INTRODUCTION AND THEORY
In recent decades, many regions of the world have seen a marked increase in economic development due to the process of globalization as states have opened their borders to international markets, allowing for multinational corporations, non-governmental organizations, and foreign state actors to have an increasingly powerful influence over traditionally domestic matters. With this development and the advance of technology, media and communication have had the ability to reach regions of the world, which may have never been exposed to other cultures in the past. Undoubtedly, this has had an impact on the culture and societal norms of countless cultures as dominant world cultures expand their realm of influence through such media as TV programs and the internet. This report will examine to what extent dominant world cultures’ impacts are on what will be termed ‘traditional cultures’ - a unique culture, which up until recently has been relatively unaware of and influenced by other outside cultures. Furthermore, it will examine whether this trend of globalization will advance the creation of a singular global culture.
The debate of whether the erosion between traditional culture and the strengthening of a global culture is of particular concern as within recent history many groups, who are often termed minorities to the more dominant cultures, are concerned with the loss of their individuality, way of life, and even their national sovereignty. To pro or hyper-globalists, this loss of sovereignty is viewed as progress as the process of cultural homogenization will inevitably be responsible for the decay of conflict among differing cultural groups. However, to the ‘minorities’ or traditional cultures opposed to this form of cultural transformation, this theory poses a threat to their unique values and it is not likely that traditional cultures will likely submit to the notion that a growing global culture is an unavoidable fact.
As most agree that media and communication technologies have been a predominant factor in influencing culture, not all theorists agree with how media influences culture. Hyper- globalists, such as modernity theorist Martin Albrow (1996), argue that the homogenization of culture is a result of globalization and therefore this compliments the theory that globalization is inevitable. However, as a more skeptical Arjun Appadurai (1996) points out, Albrow may be oversimplifying the process of cultural transformation among traditional cultures. In fact,
Appadurai argues that not only do cultures fail to homogenize, but they grow even more jaggedly opposed to such a concept; thereby attempting to ground themselves within their own culture more distinctly. ppadurai’s argument is further supported by the fact that the role of one’s gender, experience, perception, language, and other individual traits filter media communication differently - especially among varying cultures. It is then reasonable to conclude that although some cultures may lose distinctive elements of their own traits to more dominant ones, many traditional cultures could be either incompatible with or outright defiant toward a form of globalized culture. It should be noted that many traditional cultures in defiance toward globalization, perhaps mistakenly, equate this globalization process with Westernization. However, that is not the view of this report.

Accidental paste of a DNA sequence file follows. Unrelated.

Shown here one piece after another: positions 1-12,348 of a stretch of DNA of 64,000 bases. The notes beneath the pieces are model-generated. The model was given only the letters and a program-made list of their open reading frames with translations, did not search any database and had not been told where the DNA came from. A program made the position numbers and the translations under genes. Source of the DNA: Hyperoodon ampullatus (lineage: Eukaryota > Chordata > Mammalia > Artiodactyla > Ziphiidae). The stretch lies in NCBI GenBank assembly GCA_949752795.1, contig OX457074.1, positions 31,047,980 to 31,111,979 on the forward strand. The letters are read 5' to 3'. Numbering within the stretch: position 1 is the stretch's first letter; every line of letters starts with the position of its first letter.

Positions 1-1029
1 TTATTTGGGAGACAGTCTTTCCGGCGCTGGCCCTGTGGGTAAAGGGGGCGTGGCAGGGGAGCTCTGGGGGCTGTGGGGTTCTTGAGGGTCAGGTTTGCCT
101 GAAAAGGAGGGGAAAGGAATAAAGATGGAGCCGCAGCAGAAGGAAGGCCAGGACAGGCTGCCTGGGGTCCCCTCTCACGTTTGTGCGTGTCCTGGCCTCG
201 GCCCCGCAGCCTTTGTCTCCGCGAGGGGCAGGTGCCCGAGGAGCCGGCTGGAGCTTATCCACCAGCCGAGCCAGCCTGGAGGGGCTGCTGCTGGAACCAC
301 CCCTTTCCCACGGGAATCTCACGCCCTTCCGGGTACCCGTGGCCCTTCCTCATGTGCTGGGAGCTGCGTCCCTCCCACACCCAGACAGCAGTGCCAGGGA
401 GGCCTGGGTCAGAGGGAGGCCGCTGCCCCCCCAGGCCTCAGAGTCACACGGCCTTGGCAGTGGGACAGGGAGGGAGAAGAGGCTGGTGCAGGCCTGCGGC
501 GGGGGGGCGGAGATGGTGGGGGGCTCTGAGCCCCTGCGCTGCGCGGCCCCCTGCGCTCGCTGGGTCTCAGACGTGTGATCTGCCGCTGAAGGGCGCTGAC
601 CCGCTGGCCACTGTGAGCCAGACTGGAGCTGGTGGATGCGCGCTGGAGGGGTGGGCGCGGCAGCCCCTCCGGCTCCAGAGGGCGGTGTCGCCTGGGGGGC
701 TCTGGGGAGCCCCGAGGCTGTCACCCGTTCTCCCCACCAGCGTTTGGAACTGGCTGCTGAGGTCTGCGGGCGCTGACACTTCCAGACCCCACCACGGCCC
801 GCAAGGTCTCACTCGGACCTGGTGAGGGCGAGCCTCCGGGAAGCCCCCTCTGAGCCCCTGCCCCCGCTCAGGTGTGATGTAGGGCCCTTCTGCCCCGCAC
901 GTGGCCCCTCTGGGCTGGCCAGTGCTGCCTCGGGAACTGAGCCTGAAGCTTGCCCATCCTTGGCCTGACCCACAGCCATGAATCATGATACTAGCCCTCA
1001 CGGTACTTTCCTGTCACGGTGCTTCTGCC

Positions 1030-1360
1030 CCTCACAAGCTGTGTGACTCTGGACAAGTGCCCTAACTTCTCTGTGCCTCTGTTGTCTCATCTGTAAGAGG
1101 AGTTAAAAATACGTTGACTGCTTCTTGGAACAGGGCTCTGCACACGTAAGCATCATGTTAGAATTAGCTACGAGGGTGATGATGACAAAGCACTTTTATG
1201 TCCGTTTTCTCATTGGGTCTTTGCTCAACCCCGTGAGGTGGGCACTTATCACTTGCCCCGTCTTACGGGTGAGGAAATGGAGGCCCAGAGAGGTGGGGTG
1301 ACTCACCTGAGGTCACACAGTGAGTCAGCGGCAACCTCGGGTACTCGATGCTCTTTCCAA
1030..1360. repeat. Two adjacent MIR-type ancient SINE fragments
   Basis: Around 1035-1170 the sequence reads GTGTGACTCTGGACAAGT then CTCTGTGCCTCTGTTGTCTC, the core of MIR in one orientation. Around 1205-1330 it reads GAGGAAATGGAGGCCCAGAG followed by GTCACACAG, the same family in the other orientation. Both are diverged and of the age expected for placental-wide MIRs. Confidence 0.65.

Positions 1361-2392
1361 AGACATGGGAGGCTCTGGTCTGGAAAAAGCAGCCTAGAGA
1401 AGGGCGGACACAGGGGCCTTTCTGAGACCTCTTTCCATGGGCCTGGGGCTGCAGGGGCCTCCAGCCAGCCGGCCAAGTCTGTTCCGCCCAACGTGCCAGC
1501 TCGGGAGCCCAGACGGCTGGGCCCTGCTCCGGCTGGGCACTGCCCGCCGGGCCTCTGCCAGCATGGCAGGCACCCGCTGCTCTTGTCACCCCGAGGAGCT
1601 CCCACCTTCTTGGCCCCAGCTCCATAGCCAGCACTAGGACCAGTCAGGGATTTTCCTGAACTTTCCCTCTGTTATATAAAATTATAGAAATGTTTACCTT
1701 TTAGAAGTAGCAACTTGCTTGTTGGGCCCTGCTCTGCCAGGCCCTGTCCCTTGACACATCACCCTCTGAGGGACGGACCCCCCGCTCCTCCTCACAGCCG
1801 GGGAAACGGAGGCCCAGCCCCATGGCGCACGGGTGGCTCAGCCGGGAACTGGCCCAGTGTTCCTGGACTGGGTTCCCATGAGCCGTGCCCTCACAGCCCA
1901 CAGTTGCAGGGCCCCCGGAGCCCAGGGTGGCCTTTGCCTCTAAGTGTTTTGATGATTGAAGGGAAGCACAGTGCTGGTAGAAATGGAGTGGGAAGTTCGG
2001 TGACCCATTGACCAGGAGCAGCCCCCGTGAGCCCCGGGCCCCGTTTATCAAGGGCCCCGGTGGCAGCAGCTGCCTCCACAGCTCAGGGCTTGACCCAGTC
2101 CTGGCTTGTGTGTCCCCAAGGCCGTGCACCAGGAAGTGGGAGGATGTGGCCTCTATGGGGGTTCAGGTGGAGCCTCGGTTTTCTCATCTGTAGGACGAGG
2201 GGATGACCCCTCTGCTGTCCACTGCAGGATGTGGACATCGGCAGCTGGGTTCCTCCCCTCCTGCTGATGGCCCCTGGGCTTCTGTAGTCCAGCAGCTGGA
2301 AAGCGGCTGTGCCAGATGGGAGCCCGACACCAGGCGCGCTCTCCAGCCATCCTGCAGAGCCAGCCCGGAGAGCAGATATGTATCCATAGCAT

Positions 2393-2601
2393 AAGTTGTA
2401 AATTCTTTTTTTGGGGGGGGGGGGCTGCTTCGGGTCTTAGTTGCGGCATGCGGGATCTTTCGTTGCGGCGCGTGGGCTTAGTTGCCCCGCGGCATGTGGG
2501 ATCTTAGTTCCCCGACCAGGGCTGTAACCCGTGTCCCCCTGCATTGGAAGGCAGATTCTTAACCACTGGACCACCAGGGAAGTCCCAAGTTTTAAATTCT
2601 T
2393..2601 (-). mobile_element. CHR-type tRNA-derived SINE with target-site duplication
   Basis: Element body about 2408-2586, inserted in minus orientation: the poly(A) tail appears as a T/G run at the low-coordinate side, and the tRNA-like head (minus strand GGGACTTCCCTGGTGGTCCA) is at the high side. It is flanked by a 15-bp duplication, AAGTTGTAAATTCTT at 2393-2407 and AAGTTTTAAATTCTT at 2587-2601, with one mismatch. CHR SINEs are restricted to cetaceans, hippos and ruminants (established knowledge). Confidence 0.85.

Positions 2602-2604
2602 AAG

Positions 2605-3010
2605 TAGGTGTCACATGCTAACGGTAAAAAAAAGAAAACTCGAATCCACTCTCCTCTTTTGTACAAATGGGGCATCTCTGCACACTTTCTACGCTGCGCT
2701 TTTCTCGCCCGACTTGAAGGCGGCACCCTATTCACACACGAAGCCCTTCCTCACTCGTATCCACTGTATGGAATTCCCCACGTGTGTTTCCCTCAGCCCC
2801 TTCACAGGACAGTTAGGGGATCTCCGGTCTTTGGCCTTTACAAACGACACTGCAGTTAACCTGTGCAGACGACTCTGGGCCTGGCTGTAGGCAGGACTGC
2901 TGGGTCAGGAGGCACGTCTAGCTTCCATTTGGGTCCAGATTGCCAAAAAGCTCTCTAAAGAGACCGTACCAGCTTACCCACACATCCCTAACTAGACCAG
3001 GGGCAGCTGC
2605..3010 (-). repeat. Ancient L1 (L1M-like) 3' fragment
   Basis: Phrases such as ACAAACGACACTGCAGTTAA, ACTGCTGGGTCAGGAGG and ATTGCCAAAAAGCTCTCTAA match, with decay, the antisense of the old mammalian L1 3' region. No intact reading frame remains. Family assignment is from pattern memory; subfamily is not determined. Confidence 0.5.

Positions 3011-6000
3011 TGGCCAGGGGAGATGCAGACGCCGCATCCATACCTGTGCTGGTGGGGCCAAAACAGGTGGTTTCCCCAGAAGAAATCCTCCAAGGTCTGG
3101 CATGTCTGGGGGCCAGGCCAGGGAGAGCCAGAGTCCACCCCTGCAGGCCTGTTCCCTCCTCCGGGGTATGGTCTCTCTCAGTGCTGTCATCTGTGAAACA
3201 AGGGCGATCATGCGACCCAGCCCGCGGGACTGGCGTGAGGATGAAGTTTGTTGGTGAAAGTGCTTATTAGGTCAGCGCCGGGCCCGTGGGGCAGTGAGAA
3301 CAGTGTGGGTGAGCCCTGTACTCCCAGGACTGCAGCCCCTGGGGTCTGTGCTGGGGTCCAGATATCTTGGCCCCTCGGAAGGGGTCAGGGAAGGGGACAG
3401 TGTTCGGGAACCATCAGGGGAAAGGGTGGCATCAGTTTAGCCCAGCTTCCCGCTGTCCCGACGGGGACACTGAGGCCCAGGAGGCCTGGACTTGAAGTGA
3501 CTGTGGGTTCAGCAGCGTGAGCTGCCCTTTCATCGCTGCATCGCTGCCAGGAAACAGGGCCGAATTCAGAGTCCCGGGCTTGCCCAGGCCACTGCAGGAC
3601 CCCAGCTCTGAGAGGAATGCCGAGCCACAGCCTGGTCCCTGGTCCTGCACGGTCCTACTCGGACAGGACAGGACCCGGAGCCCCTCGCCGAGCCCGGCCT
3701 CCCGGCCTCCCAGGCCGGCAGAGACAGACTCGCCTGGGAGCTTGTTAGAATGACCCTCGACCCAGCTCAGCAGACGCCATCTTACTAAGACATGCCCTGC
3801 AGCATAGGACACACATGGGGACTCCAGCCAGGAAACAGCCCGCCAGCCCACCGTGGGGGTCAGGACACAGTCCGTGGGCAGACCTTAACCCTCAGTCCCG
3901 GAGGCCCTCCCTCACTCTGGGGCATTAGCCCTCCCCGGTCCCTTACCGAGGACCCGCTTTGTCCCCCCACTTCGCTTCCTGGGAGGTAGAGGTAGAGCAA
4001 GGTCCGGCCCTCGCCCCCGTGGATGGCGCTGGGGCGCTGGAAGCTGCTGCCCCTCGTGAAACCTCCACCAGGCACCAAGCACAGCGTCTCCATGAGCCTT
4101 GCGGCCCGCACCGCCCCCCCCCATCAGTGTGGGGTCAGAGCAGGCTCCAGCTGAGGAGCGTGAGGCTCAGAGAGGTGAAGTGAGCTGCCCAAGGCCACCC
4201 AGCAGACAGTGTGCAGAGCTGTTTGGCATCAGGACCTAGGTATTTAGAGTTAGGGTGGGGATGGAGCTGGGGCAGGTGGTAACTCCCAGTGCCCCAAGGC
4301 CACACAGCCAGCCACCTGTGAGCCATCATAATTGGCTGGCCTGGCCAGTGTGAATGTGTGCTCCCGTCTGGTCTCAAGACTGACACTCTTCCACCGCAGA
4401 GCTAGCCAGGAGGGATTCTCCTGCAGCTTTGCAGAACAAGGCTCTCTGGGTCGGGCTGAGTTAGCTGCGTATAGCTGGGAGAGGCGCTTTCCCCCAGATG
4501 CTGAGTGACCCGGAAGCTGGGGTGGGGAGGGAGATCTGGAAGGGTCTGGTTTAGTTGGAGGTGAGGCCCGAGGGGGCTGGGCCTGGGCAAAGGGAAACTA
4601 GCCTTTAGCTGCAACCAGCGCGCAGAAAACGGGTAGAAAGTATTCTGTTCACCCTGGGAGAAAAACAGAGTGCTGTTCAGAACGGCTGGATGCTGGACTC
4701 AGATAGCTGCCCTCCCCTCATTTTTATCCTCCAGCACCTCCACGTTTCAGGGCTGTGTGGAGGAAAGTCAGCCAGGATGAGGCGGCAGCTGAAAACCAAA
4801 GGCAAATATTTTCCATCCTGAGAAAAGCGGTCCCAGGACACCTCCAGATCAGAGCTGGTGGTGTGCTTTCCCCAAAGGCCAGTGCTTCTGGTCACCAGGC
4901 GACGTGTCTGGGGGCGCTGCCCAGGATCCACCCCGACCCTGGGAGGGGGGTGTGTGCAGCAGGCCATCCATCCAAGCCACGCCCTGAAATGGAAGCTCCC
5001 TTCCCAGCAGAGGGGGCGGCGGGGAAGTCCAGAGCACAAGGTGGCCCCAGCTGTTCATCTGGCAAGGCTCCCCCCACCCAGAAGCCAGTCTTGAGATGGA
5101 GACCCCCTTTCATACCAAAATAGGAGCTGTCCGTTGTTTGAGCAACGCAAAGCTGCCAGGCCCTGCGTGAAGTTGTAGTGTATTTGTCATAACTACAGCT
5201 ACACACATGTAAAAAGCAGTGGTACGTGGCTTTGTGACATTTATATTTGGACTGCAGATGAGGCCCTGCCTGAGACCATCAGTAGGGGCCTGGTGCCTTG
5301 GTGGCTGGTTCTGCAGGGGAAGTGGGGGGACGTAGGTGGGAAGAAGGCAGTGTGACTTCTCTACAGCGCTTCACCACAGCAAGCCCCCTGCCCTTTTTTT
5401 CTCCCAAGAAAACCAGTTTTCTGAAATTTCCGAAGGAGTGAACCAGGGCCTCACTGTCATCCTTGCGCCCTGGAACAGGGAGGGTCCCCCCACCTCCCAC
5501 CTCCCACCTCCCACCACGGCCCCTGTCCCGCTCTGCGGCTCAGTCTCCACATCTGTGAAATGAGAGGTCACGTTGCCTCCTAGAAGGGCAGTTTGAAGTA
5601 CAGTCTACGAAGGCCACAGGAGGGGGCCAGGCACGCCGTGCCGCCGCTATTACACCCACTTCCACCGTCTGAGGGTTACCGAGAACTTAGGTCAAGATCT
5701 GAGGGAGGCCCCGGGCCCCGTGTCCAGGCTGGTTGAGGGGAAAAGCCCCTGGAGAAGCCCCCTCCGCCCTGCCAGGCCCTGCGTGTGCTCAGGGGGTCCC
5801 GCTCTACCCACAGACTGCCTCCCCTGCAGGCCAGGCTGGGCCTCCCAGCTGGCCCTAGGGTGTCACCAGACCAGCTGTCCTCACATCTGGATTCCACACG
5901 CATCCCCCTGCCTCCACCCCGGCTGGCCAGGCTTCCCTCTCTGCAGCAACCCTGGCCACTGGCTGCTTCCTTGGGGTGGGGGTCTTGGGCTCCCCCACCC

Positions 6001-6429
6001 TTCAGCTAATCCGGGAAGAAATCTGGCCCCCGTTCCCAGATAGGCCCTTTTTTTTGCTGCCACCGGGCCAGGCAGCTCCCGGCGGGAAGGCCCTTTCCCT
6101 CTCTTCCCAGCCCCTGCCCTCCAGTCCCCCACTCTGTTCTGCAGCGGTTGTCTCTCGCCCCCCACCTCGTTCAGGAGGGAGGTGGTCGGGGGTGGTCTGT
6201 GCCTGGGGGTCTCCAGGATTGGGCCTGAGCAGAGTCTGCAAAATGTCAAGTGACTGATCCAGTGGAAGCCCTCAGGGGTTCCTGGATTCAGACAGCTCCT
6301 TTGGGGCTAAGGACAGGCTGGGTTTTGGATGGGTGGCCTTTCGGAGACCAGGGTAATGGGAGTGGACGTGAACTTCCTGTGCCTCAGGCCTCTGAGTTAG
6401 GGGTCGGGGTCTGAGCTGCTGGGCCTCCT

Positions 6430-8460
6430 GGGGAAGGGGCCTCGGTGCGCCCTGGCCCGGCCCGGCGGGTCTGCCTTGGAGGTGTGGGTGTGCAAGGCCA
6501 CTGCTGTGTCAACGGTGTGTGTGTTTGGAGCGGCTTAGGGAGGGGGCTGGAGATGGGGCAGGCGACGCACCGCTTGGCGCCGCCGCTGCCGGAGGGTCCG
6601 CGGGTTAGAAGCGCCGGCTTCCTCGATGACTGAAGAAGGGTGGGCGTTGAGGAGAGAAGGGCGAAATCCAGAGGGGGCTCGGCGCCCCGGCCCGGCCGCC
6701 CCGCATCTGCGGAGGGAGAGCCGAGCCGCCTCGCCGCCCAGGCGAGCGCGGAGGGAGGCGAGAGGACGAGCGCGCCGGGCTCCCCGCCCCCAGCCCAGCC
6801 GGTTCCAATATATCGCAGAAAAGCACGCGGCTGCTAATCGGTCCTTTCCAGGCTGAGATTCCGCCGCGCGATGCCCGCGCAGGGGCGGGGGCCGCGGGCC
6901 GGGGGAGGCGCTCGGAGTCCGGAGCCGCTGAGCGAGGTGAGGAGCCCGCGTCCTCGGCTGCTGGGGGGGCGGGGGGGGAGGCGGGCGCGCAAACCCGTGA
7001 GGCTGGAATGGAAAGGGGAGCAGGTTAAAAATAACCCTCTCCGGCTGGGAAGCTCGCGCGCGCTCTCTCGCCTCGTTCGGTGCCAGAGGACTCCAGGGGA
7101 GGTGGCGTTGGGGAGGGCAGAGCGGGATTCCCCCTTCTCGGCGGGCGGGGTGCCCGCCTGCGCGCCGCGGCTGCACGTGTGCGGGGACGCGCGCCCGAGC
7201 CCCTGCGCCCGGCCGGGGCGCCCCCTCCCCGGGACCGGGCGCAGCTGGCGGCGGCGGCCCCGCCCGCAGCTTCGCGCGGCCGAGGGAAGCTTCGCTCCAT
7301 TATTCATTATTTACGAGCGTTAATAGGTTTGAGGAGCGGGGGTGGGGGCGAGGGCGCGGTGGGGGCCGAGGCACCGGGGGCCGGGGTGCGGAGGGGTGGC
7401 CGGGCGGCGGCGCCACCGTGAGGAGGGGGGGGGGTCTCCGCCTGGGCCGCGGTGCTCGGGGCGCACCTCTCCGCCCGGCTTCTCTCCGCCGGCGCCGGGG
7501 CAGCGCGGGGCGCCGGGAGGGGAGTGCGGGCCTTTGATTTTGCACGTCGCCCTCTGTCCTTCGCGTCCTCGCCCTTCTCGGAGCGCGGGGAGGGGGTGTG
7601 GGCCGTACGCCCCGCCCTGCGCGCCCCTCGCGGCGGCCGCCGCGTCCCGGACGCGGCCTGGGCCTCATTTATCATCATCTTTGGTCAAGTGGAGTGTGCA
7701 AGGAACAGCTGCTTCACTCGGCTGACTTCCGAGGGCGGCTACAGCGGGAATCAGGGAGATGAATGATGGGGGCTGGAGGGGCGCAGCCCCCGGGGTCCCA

Therefore, a simple global homogenization of cultures is unlikely. As a result, traditional values among certain cultures will either strengthen or they will alter into a new form while remaining distinct from other dominant world cultures. To add to the argument that cultures will drastically defy homogenization by creating their own ‘super-traditional’ set of values, John Tomlinson (2003) points out that globalization tends to create an upsurge “in power of local culture that offers (albeit multi-form, disorganized and sometimes politically reactionary) resistance to the centrifugal force of capitalist globalization.” This indicates that globalization is not merely a force which automatically transforms one’s culture but instead influences decision-making based on that culture’s already established values.
INDI ’S INDIGENOUS CULTURES
As Karunakar (2011) points out in an article titled Threat of globalization to indigenous peoples’ culture and identities in India, indigenous peoples, or tribes, in India are continuously bombarded by Western globalization that results in a loss of their cultural identities and cultural distinctiveness. More specifically, the advance of Western-influenced globalization has affected these groups socio-economically, culturally, and politically. As Karunakar argues, these various indigenous groups are scattered throughout regions of India and are largely discriminated against. This is perhaps because of the extreme conditions in which they must face economically and their desire for isolation among others.